DAMIEN - DUTTON Society For Leprosy Aid, Inc.

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What is The Damien-Dutton Society?

The Damien-Dutton Society for Leprosy Aid is a registered non-profit tax exempt organization whose aim is to raise funds for research and treatment centers, social and physical rehabilitation, and education all leading to the conquest of leprosy.

The organization was founded in 1944 by Staff Sgt. Howard E. Crouch, Medical Corps US Army stationed in Jamaica, British West Indies. Located near the Army Base was a leprosarium staffed by the Marist Sisters of Bedford, MA. A Jesuit missionary priest took the Sergeant with him when he went to say Mass for the patients. The Sergeant was overwhelmed by the sight of these people suffering from one of the most ancient diseases known to mankind. There were over 200 patients, ages from 5 to 95, many being confined behind the high brick walls for more than 40 years. At this time there was no known cure for leprosy. Touched by the dedication of these gallant Sisters, he was inspired to form a group of servicemen and women from the Base to adopt the leprosarium. They visited often bringing with them all kinds of sweets, toys, clothing, games and medical supplies to assist the Sisters in making the lives of these poor outcasts a little brighter. In 1944 he was transferred to the European Theater of War. Home on leave prior to being assigned to the hospital ship, the Sergeant and his family formed an organization to continue his work. It was named after the famed priest Father Damien and Joseph Dutton of Stowe, Vermont, a Civil War veteran.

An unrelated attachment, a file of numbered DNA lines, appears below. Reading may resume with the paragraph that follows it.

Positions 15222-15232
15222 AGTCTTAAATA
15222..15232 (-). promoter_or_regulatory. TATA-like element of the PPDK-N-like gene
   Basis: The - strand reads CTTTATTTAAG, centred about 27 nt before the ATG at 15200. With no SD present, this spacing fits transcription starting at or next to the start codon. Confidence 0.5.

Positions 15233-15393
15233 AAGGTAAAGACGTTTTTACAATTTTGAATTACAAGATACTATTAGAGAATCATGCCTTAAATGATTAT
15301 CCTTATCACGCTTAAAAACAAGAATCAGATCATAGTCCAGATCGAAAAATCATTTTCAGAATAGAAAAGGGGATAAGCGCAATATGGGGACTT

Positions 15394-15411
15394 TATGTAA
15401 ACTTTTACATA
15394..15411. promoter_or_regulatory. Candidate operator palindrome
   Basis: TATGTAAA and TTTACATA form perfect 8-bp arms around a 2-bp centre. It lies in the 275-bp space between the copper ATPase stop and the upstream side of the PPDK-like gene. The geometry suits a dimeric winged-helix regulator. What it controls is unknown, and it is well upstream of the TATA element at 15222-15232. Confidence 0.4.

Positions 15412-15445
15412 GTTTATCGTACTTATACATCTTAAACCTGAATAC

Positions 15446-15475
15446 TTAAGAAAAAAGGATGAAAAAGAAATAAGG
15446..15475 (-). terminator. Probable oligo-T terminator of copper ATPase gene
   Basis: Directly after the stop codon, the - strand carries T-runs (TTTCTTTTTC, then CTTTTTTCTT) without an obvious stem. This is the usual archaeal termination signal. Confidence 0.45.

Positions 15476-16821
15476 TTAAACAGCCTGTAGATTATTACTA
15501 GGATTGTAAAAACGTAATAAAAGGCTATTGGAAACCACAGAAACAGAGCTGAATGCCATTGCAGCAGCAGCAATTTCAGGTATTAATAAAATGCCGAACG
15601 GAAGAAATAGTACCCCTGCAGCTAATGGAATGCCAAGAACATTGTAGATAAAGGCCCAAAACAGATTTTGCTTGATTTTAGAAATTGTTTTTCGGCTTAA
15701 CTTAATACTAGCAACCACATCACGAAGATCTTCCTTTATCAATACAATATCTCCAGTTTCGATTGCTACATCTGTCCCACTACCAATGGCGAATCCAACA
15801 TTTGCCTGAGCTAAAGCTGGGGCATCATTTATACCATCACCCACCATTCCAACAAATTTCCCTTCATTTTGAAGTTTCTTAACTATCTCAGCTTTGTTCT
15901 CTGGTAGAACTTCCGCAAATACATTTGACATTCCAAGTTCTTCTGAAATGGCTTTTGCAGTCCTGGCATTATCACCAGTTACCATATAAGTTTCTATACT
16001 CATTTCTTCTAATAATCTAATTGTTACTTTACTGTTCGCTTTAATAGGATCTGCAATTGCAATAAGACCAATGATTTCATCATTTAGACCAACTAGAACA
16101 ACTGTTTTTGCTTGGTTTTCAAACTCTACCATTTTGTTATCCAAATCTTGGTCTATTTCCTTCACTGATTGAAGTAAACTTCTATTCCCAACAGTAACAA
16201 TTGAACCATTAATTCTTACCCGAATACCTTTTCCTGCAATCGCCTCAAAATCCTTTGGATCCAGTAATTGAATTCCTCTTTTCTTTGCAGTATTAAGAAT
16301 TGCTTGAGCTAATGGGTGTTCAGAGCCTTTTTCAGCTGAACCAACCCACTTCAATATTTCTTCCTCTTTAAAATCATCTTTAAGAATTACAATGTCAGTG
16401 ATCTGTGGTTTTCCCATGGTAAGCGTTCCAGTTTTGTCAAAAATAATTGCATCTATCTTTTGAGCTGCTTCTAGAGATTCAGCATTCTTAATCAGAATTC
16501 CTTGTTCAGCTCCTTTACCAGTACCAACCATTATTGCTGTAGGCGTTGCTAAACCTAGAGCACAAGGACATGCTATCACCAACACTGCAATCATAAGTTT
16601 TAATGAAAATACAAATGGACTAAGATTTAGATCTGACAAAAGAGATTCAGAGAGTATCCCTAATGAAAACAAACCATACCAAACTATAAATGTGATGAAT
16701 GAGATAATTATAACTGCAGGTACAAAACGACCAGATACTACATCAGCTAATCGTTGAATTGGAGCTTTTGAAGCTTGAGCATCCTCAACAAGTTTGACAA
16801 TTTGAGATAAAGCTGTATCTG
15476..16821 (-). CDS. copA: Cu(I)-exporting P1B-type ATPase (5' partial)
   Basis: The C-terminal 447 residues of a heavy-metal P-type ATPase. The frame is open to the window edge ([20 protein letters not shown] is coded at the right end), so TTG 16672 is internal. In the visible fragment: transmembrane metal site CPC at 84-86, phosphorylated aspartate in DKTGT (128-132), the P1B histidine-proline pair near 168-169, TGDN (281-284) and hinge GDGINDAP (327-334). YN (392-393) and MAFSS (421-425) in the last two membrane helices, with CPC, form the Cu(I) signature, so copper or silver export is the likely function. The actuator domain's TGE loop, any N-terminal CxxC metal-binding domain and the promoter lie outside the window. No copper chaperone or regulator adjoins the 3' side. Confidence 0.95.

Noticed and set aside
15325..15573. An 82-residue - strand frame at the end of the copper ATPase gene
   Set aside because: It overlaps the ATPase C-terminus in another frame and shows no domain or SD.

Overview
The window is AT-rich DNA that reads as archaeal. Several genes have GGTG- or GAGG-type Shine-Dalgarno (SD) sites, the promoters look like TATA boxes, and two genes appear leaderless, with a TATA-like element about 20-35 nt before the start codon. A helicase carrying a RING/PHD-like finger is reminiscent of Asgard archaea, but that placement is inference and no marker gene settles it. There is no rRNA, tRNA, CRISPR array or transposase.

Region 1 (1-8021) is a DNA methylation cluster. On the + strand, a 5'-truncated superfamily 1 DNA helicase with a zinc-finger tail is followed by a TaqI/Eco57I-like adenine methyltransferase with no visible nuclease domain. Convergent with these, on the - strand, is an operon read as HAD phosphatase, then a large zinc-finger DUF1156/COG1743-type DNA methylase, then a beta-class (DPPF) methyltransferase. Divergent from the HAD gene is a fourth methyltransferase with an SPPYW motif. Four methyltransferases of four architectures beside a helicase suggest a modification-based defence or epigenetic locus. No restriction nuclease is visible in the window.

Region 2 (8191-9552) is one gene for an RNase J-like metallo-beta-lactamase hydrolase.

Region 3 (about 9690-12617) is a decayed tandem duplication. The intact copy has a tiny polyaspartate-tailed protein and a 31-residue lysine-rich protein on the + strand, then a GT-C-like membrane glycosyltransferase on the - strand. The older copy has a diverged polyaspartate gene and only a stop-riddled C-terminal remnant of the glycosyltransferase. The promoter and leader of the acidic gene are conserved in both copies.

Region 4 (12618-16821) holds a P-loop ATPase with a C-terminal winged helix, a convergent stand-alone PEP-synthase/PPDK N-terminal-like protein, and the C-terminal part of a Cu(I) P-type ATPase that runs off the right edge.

Our legal title is the Damien-Dutton Society for Leprosy Aid, Inc. Our financial reports are audited each year by a CPA firm. A Board of Directors and an Advisory Board consisting of eminent leprologists, social workers, religious leaders of all faiths and lay people administer the Damien-Dutton Society. The board meets once a year at its headquarters, 616 Bedford Avenue, Bellmore, New York. The Society headquarters can be visited from Monday through Thursday, 9:00 a.m. to 2:00 p.m. There is a small museum with photographs, displays of Damien, Dutton, and worldwide leprosy projects as well as another section showing materials, paintings and other objects made by the leprosy patients in different parts of the world. There is also a memorial room with the statue of Saint Damien, which was designed and produced by a local artist and an Icon of Saint Damien created by H. B. Cote as a gift to the Damien-Dutton Society.

Who Are Damien And Dutton?